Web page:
The central bank doesn't get off the hook even if the economy is nearing a turning point.



NEW YORK (TheStreet) -- A slowly improving economy can be just as much a conundrum as a faltering one for the Federal Reserve.

Even as the central bank chooses to stay its course on current monetary policy, the language of its latest committee report indicates that the Fed has entered heightened standby mode.

"The unemployment rate has declined notably in recent months but remains elevated... household spending and business fixed investment have continued to advance. The housing sector remains depressed... Strains in global financial markets have eased, though they continue to pose significant downside risks to the economic outlook," says the Federal Open Market Committee statement, released March 13.

The Fed tempers three encouraging observations with three warnings, thereby allowing themselves maximum leeway if the economy warrants stimulus down the road. To that same purpose, the bank says inflation shouldn't be a concern in the long run. While acknowledging that rising oil prices will push up inflation in the near term, it writes that "subsequently inflation will run at or below the rate it judges most consistent with its dual mandate."

Economists say that what may especially be tripping up the Fed are signs from the latest jobs and gross domestic product reports. As of February's unemployment report from the government, the economy has added more than 200,000 jobs for three months in a row, an upbeat sign for a central bank whose job is to push down the unemployment rate. However, economists don't get excited about long-term employment prospects unless consistent jobs creation comes hand in hand with broader economic growth. And so far, the latter is less than inspiring.

Research firm Macroeconomic Advisers forecasts that the economy will expand by 2.6% this year, with the pace slowing to 2.3% in the first half before picking up to 2.9% in the latter half. In comparison, 2011 saw a strong pattern of acceleration each quarter -- 0.4%, 1.3%, 1.8% then 3%.

Despite better economic data this year, forecasts have fallen compared to projections made in 2011. The Fed, too, has cut its 2012 forecast from last June to a range of 2.2% to 2.7%.

"The annual revisions to the national income and product accounts released last summer indicated that the recovery had been somewhat slower than previously estimated," said Fed chief Ben Bernanke in his semiannual speech before Congress in late February.

"In addition, fiscal and financial strains in Europe have weighed on financial conditions and global economic growth, and problems in U.S. housing and mortgage markets have continued to hold down not only construction and related industries, but also household wealth and confidence," he added.

Reasons why GDP projections are lower vary. According to Robert Johnson, economist with Morningstar, some economists say that trade balance got out of hand in January. "Export growth was still pretty good but imports went through the ceiling," he says. U.S. consumers can feel wealthier and more Americans can find jobs, but if their incomes go to goods made outside of the U.S., it doesn't bode well for our own GDP and employment figures, explains Johnson.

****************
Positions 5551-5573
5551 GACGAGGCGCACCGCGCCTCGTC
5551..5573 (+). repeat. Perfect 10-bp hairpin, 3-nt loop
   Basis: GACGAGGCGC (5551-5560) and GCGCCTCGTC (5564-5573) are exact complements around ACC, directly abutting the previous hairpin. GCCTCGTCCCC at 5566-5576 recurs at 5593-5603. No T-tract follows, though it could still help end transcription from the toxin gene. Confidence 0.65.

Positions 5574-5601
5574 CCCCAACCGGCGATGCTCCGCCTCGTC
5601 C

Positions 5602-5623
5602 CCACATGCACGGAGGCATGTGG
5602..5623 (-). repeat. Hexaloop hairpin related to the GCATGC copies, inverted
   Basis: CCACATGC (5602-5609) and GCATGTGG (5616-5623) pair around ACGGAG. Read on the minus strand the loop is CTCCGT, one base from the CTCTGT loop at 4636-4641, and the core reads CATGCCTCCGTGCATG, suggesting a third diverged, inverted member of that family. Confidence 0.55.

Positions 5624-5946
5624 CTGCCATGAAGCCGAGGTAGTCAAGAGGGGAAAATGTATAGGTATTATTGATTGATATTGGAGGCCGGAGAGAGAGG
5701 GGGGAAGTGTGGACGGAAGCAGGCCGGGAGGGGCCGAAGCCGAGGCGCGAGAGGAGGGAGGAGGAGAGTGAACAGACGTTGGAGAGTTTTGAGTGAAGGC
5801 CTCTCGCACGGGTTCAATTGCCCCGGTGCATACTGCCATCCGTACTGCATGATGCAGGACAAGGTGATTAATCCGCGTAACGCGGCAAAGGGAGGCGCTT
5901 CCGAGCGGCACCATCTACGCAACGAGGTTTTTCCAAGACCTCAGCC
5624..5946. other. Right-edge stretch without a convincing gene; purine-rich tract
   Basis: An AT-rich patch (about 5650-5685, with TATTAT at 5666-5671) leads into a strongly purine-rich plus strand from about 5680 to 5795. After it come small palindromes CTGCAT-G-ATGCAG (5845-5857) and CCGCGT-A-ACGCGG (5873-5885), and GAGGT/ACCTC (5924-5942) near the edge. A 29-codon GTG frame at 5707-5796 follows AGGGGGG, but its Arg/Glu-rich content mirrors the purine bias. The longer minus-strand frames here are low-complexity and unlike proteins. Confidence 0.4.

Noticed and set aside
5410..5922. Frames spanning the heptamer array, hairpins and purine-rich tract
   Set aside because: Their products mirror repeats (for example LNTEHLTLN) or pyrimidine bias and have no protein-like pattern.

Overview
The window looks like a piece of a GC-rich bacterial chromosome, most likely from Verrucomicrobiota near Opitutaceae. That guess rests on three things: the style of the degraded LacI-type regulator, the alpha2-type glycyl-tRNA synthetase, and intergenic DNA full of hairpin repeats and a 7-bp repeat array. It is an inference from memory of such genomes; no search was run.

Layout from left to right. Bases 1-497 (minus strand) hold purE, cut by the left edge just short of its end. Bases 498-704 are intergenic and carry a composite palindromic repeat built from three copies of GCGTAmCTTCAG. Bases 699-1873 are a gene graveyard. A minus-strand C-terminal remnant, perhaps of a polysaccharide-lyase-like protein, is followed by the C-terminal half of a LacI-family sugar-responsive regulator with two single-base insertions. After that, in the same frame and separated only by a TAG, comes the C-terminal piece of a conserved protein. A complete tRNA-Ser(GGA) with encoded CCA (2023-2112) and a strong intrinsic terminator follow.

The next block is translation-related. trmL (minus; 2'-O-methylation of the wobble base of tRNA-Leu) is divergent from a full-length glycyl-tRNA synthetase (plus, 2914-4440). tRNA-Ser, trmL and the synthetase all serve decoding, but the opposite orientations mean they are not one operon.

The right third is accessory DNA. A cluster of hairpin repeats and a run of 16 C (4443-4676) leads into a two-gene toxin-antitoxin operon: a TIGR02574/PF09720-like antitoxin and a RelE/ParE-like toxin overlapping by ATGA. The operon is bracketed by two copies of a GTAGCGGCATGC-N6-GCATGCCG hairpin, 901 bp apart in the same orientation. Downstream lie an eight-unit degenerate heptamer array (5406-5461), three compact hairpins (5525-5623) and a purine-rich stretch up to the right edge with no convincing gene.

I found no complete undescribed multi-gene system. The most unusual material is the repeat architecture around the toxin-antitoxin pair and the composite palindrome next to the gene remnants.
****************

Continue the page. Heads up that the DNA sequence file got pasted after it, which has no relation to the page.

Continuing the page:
While the central bank doesn't explicitly target GDP growth, its monetary actions must jibe with the broadest measure of economic health. Given that not all data points have aligned, the Federal Reserve is careful that it still has further work to do.

The Federal Reserve must try to tackle deep rooted economic challenges with blunt monetary tools that don't necessarily get directly at trouble markets, like jobs or housing. It can easily come running in with quantitative easing for an economy in free fall. But current conditions are far from that serious, which is why it makes sense that the Fed is looking for more pointed ways to help the economy.

The suggestion from the Wall Street Journal is the bank is contemplating a "sterilized" bond buying program. Some economists argue that is still too blunt or that the strategy isn't significantly different from Operation Twist, the bank's latest attempt to help the economy, in terms of controlling interest rates and inflation in tandem. Others say the bank should step out completely from here out, that meddling with the economy will only cause hyperinflation and a run up in asset classes, in particular commodities.

While economists still debate whether there will be a third round of quantitative easing, the discussion over monetary policy has largely shifted to what kind of stimulus, if anything, is appropriate for the current conditions.

Meanwhile a new threat has emerged for the U.S. It's no longer an external shock from Europe, but the new economic uncertainty created by rising oil prices. Earlier this week, Treasury Secretary Timothy Geithner highlighted the struggle with Iran as one of the additional challenges that threaten growth.

"Inflation can single handedly alter the grand plan of the Fed to 'save' the US economy," says Peter Boockvar, equity strategist with Miller Tabak, who calls inflation the "kryptonite" of the Fed.

The European debt crisis may have reached an inflection point in the near term. Hiring has picked up pace. The financial sector looks to be on better footing with most big banks passing the latest "stress test." And investors are still riding a stock market rally.

Good economic news will always be good news. But it rarely ever lets the Fed off easily.

-- Written by Chao Deng in New York.

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